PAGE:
The Mystery of Eilean Mor
Eilean Mor is one of the principal islands in the Flannan Isles, also known as the Seven Hunters, a lonely cluster about 20 miles (32km) west of the Isle of Lewis in the Outer Hebrides of Scotland. Although it means ‘Big Island’ in Gaelic, at 39 acres this isn’t a massive place, but for sailors a forbidding one. It rises 288 feet above the Atlantic Ocean, with perilous sheer cliffs up to 150 foot high. It was here in 1895 that work began on a 75 foot high lighthouse, and from 1899 it commenced beaming a guiding light to sailors up to 25 miles out at sea. In 1971 the last crew of keepers left and the light was automated, and it still shines on today.
More fiction and speculation has been churned out over this genuinely strange story of vanished lighthouse men than any other island-bound maritime mystery. I was cajoled by some of its less steadfast aspects when writing about it several years ago, relying on versions told by such romancers as Vincent Gaddis in his none the less fascinating Invisible Horizons (1965). Some of what has been passed off as fact for the past century appears to be anything but. This is regrettable, because the story needs no such embellishment – its truth stands alone in its genuine weirdness. As well as Gaddis and others, we can blame the colourful imagination of Wilfrid Wilson Gibson (1878-1962), a prolific poet and close friend of Rupert Brooke. His 1912 ballad, Flannan Isle lies at the root of much of the unnecessary detritus this puzzle has gathered down the decades.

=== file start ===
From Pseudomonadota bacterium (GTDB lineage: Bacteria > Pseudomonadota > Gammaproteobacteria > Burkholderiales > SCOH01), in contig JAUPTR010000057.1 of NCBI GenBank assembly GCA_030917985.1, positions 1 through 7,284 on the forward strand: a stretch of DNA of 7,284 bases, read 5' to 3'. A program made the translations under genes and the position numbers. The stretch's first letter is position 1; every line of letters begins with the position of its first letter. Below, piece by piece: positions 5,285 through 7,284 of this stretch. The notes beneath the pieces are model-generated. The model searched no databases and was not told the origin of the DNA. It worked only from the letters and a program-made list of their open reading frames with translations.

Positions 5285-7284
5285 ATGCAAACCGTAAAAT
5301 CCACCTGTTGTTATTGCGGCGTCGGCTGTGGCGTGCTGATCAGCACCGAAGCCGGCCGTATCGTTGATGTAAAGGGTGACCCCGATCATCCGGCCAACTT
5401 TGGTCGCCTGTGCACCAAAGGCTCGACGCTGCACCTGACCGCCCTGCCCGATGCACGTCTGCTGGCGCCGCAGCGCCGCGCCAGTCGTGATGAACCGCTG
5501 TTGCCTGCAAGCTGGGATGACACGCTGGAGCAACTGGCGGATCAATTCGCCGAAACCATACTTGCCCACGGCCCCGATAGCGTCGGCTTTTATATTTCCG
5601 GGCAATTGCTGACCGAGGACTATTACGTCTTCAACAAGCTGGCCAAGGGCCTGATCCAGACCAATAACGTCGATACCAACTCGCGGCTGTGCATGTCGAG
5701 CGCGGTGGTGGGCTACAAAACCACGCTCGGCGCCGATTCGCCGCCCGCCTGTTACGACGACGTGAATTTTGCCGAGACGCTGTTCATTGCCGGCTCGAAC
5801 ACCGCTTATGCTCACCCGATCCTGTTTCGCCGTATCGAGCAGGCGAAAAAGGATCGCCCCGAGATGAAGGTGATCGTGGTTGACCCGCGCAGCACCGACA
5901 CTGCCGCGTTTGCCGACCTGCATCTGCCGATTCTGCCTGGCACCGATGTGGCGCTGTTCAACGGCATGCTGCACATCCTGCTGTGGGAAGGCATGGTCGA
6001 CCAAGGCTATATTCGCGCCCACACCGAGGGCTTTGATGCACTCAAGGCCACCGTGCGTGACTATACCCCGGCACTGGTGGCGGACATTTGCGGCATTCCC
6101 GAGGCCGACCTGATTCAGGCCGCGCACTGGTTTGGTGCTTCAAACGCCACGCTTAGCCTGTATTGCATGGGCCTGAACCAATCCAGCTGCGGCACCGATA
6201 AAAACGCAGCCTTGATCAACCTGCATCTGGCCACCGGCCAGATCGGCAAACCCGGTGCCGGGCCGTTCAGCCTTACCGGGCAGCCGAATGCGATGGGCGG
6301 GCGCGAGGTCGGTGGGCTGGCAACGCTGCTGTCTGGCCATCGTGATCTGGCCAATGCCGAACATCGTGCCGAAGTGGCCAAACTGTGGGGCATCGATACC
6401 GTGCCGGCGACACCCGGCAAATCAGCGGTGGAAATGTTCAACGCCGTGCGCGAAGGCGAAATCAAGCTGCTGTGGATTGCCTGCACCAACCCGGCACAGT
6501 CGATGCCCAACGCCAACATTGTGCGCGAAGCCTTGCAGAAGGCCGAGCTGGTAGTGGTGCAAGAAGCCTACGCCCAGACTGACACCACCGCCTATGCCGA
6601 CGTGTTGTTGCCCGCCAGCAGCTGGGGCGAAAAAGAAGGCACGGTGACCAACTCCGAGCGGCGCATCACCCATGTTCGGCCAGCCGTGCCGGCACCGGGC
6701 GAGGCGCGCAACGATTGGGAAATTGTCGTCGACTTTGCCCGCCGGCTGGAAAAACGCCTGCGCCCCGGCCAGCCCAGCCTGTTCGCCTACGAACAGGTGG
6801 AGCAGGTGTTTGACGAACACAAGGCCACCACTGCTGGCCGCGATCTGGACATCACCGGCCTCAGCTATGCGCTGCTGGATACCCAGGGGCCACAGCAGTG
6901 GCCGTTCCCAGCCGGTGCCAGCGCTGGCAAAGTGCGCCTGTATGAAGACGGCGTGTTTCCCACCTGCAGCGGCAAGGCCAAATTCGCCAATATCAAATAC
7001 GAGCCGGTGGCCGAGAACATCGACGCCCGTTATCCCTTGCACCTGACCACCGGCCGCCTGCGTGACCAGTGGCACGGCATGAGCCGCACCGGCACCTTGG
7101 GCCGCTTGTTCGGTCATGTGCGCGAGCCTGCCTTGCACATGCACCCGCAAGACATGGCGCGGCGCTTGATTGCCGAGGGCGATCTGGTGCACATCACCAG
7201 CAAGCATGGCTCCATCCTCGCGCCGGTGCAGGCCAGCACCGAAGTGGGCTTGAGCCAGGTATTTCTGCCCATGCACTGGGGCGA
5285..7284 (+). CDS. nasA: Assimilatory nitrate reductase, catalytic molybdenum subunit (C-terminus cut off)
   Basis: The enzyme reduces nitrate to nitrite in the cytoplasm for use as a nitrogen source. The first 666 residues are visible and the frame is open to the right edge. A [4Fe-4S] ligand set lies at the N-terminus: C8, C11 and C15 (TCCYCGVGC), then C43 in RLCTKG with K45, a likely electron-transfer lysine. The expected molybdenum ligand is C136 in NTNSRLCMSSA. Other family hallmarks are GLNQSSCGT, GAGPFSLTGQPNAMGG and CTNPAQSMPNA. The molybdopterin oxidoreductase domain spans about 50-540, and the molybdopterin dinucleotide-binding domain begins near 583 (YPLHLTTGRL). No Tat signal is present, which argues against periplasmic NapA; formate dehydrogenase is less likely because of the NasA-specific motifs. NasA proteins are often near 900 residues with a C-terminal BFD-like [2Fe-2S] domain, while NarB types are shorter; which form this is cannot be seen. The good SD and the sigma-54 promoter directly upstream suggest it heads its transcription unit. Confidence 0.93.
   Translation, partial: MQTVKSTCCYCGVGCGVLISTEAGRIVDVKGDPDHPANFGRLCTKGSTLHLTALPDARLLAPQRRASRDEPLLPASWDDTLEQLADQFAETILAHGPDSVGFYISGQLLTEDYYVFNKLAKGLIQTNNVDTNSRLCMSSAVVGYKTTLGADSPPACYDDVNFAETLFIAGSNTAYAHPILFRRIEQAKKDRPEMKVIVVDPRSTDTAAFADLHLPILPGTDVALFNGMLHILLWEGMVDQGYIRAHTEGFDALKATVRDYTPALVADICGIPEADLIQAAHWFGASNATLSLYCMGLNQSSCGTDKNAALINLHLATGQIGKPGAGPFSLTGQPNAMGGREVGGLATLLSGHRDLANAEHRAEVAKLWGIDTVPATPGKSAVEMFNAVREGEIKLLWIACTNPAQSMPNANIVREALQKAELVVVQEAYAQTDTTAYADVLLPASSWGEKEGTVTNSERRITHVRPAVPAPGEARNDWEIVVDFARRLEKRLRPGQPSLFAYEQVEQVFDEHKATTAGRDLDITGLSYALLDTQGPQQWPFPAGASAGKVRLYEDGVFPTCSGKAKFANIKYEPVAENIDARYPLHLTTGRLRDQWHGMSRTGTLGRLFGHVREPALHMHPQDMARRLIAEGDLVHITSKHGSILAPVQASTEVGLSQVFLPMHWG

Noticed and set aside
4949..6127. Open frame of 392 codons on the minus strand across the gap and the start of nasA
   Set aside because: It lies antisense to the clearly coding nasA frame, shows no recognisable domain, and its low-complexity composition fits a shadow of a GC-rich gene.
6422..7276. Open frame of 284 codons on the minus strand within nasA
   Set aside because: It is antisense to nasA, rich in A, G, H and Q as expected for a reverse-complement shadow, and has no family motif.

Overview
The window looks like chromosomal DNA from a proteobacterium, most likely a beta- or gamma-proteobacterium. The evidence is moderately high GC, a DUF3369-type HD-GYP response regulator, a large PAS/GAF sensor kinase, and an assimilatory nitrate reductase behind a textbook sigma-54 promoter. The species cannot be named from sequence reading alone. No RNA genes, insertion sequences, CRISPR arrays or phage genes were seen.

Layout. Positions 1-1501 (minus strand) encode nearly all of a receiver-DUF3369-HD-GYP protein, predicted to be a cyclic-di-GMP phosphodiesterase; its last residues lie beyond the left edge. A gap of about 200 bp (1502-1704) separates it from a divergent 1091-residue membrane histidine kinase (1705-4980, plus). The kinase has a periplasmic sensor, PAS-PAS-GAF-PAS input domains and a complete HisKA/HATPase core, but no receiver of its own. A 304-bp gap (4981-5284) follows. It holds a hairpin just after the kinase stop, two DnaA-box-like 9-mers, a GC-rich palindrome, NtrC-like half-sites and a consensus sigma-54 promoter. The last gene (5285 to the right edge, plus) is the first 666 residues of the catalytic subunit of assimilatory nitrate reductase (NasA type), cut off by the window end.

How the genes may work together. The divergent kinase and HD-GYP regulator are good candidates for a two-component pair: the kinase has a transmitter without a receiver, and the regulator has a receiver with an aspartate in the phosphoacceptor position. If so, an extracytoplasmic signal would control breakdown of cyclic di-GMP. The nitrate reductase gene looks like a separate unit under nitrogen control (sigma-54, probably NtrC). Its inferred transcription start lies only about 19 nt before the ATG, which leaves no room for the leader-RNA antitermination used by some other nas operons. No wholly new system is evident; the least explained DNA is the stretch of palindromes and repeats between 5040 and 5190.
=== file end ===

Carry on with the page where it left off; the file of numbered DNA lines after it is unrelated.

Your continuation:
Yet, as we crowded through the door,
We only saw a table spread
For dinner, meat, and cheese and bread;
But, all untouched; and no-one there,
As though, when they sat down to eat,
Ere they could even taste,
Alarm had come, and they in haste
Had risen and left the bread and meat,
For at the table head a chair
Lay tumbled on the floor.
There are shades of Conan Doyle’s fictitious rendering of the Mary Celeste here, and things are not helped by a later stanza which goes:
And how the rock had been the death
Of many a likely lad:
How six had come to a sudden end,
And three had gone stark mad:
And one whom we’d all known as friend
Had leapt from the lantern one still night,
And fallen dead by the lighthouse wall: